• Last week Meghan and I attended a community forum/town hall meeting on aging in Clinton Hill. The meeting focused on assistance and services for senior citizens.

    Sponsored by the local branch of AARP and HealthFirst, the meeting was hosted by Olanike Alabi, the Democratic District Leader who is now running for New York State Assembly, and Faye Moore, who is running for Ms. Alabi’s seat.

    Ola and Faye welcomed the attendees as Legacy Bearers and Wise Ones. You could feel the reverence of these young public servants towards their elders. You could also feel a shared sense of shame in the system’s failure to care adequately for elders’ needs.

    Information was provided by Charise Lawrence, the Brooklyn Community Outreach Representative from the New York City Department of Aging.

    She talked about the 258 Senior Centers serving 28,000 Brooklynites. She talked about the case management, transportation, and food delivery services provided by the Department of Aging.

    She talked about the Health Insurance Information Counseling and Assistance Program that helps New Yorkers navigate health insurance options, including Medicare.

    She talked about the Elderly Crime Victims and Elder Abuse Unit.

    And she gave a preview of the city’s innovative senior centers, which Brooklyn still awaits.

    Then the guest of honor, City Comptroller John Liu, arrived. He talked about the financial controls that would allow the city to find money for senior services.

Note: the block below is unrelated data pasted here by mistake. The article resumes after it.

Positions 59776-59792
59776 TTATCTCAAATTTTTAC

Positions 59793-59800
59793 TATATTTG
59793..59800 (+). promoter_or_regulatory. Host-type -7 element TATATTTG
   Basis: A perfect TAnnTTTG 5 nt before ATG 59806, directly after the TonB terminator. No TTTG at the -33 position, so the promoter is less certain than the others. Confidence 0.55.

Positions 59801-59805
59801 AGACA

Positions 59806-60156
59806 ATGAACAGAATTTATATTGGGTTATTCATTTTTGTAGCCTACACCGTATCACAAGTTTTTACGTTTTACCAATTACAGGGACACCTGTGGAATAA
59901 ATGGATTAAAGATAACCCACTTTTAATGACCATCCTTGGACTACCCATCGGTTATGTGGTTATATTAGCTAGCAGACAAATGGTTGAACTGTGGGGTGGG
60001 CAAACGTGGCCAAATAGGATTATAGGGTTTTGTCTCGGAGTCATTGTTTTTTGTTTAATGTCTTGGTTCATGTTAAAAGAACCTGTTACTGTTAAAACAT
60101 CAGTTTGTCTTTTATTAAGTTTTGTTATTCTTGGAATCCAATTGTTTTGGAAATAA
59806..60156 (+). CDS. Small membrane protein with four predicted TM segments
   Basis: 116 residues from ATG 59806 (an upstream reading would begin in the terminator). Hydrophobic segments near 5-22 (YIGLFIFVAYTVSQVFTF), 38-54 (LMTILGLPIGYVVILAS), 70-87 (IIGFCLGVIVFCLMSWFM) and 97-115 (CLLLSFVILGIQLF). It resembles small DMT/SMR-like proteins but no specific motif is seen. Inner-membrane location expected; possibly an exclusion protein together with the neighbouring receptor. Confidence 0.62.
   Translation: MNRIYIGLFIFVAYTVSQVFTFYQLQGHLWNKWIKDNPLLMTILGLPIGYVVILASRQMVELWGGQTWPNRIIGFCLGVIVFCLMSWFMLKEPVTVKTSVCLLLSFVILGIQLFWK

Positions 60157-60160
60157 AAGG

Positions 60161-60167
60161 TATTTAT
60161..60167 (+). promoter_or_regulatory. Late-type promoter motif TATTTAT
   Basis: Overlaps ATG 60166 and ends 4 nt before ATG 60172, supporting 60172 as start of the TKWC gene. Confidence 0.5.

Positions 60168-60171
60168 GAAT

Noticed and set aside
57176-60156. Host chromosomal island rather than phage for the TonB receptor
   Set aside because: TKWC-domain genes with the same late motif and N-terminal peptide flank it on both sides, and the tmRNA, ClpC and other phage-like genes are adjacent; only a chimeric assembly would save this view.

The forum felt a lot like Sunday church. Statistics were received with shouts and murmers: “That’s a lot of people!” referring to the 1.3 million 60+ year old New Yorkers expected in the coming decade. “They’re getting older.”

    When Liu said that one third of New Yorkers approaching retirement have no savings and will rely completely on Social Security, the two women next to me clasped hands and raised them towards the heavens in prayer.

    Questions included desperate appeals for affordable senior housing and challenges about the city’s accountability for Seniors’ tax dollars.

    But there was one shared conclusion.  Despite its failures, Liu said, “this is an amazing city.”

    “It is. It is,” echoed the Seniors.

    In a city where 1% of the population holds a third of the wealth, we have a long way to go in accountability towards our legacy bearers. But we can change that. It starts with community-based initiatives and accountable public servants. And it’s starting in Brooklyn.
    Know of initiatives supporting Brooklyn’s elders? Let us know here:

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    This entry was posted on Monday, June 4th, 2012 at 11:47 am and is filed under Policy & Business. You can follow any responses to this entry through the RSS 2.0 feed. You can leave a response, or trackback from your own site.

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